Elmore and Reece were given conditional discharges and ordered to pay costs of £50 after the judge said both had been “motivated by consideration” for two fox cubs.
A fifth defendant, Nathan Parry, born c. 1978, also of Brynarw estate, was cleared of all charges.
Parry took foxes to kennels but was found not guilty after the judge accepted he believed they would be relocated in the wild.
Martin Sims, director of investigations at the League Against Cruel Sports and former head of the police’s National Wildlife Crime Unit, said: “We believe the incidents show that hunts are clearly still hunting as the poor fox cubs were thrown into the kennels to give the hounds a taste for blood.
“The barbarity of these incidents is sickening and will horrify the vast majority of the British public who are overwhelmingly opposed to fox hunting.”
Deborah Marshall, HIT spokeswoman, said: “This case has taken far too long to come to court and we have faced false allegations against investigators and obstruction throughout. We are glad that justice has finally taken its course.
“The capture of fox cubs to be used to train hounds is nothing new and is widespread across Britain, as is the mass destruction of healthy hounds to make way for younger ones. We will continue to expose cruelty and wildlife crime.”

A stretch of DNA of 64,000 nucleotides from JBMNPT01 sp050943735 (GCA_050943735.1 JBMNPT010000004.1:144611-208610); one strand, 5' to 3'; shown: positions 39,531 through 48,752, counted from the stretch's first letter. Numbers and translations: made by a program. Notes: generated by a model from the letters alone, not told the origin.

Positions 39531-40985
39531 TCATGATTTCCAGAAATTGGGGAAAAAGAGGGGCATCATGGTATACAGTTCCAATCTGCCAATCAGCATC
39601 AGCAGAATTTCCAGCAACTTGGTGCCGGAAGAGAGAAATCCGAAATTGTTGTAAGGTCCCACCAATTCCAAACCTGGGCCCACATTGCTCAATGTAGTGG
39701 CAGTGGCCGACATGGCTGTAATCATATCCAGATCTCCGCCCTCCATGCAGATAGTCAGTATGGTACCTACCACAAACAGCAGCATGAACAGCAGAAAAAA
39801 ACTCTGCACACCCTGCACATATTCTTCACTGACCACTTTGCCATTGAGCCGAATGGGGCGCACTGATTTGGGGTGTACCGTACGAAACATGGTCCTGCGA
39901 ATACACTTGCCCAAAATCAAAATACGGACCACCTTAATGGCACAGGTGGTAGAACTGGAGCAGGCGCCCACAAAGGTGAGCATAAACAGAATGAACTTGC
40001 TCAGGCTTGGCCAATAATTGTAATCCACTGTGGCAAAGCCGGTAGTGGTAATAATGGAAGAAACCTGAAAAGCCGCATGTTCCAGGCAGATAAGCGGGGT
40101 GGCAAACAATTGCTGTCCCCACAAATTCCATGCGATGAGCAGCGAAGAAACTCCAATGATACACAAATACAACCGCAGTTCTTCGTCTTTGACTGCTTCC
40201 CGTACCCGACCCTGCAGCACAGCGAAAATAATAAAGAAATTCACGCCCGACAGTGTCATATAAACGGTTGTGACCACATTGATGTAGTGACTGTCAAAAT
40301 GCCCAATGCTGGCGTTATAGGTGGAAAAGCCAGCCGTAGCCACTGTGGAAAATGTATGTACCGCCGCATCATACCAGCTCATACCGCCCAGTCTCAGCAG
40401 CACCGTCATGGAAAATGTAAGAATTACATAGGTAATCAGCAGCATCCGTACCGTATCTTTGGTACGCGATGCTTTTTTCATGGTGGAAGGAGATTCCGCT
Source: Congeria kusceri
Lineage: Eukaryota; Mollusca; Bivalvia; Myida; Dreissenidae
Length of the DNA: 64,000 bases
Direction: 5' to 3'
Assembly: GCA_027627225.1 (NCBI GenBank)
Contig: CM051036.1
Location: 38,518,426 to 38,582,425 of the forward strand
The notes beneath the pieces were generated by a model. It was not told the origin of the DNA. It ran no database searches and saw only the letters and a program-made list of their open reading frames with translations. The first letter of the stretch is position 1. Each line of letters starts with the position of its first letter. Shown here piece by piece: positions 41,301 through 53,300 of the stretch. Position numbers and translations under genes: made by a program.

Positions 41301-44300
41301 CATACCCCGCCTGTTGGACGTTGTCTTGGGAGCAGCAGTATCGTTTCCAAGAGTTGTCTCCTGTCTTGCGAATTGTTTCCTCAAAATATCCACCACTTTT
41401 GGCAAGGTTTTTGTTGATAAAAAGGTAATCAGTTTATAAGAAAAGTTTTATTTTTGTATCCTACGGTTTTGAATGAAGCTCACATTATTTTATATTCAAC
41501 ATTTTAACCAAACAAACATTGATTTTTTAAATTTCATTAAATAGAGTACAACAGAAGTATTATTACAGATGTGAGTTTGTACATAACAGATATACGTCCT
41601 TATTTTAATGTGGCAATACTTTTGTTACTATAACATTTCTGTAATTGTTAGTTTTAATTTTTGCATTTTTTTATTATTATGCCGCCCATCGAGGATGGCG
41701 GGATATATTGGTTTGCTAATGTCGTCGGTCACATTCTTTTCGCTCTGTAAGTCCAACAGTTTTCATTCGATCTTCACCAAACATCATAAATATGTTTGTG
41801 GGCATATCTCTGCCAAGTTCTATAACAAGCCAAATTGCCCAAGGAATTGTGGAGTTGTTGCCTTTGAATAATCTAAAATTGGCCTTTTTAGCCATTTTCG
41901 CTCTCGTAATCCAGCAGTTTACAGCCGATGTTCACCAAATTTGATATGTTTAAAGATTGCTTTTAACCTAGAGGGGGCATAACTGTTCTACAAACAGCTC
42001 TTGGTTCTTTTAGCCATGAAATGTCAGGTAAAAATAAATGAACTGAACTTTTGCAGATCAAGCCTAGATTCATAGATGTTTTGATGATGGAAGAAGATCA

#TheList Kyle Keegan, born c. 1994, of 7 Gilpins Manor, Lurgan BT66 8AG – filmed himself bludgeoning a 12-week-old puppy to death with a hammer; broadcast the killing on social media
In a case that has dragged on for several months puppy killer Kyle Keegan finally confessed to his evil crime on 4 June 2019.
He has been bailed to appear for sentencing on 4 July.
The court heard how the bloodied remains of the 12-week-old pup, named Sparky, were uncovered in a bin in the Ailsbury Park area of Lurgan after a house party. An initial postmortem on the pup’s remains revealed how she had sustained a number of fractures as well as severe brain trauma.